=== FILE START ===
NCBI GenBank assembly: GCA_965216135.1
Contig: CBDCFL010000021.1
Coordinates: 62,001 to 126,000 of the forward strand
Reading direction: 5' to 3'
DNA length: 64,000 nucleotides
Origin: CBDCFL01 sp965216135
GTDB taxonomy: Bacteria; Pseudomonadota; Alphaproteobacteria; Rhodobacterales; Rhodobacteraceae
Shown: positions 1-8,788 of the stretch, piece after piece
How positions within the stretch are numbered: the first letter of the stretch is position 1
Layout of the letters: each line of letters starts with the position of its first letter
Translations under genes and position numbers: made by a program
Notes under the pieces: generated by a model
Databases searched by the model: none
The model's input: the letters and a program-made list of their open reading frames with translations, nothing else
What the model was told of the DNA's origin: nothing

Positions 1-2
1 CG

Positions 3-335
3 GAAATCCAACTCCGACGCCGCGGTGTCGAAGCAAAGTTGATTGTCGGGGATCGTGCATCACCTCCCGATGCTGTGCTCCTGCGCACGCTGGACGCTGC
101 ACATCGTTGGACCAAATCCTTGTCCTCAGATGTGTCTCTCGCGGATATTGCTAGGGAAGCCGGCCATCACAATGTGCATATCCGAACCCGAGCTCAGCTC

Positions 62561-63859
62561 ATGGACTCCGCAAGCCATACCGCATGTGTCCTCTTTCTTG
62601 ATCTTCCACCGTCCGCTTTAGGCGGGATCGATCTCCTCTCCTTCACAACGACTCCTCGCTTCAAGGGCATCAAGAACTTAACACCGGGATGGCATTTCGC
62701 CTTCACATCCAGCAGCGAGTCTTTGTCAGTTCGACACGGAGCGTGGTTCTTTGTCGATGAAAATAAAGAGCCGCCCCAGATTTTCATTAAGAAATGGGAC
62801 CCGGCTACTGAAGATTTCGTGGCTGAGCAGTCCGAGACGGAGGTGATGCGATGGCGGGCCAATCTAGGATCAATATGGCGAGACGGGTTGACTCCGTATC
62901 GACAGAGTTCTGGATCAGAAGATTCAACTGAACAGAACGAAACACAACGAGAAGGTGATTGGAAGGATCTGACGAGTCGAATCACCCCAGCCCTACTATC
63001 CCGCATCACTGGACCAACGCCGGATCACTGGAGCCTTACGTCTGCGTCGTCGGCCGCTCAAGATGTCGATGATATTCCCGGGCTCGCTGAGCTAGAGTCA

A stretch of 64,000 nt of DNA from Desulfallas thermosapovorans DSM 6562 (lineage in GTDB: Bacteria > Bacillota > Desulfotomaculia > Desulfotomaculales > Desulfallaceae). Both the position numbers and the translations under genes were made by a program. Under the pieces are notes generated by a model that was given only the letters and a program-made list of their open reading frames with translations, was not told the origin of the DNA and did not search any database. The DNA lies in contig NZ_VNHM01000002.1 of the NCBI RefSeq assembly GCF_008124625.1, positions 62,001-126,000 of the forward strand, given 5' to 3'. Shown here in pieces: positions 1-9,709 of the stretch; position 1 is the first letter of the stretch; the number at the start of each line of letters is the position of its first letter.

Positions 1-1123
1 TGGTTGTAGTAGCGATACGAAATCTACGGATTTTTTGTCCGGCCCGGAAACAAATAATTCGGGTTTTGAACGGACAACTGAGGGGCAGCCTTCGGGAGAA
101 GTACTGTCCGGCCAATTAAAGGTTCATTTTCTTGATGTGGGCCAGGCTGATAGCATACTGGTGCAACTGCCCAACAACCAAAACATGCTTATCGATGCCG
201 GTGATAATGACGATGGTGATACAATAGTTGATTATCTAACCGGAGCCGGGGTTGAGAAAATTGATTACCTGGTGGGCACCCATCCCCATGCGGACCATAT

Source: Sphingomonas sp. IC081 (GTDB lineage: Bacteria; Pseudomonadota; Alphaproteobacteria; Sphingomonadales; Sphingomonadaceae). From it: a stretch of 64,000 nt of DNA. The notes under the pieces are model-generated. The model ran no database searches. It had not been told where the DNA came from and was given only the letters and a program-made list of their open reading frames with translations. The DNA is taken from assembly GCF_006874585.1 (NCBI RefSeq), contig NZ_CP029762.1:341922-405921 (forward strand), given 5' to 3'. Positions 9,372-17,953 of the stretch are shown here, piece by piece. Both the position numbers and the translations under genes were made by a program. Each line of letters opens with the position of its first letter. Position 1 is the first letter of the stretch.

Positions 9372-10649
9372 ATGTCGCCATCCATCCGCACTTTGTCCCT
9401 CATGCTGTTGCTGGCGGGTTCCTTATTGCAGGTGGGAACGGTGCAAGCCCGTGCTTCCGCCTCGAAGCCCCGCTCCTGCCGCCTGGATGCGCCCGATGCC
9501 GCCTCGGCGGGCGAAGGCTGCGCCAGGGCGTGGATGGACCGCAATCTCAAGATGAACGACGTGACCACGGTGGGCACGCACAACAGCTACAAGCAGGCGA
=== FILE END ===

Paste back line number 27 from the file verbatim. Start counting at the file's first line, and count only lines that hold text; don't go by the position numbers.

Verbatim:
63001 CCGCATCACTGGACCAACGCCGGATCACTGGAGCCTTACGTCTGCGTCGTCGGCCGCTCAAGATGTCGATGATATTCCCGGGCTCGCTGAGCTAGAGTCA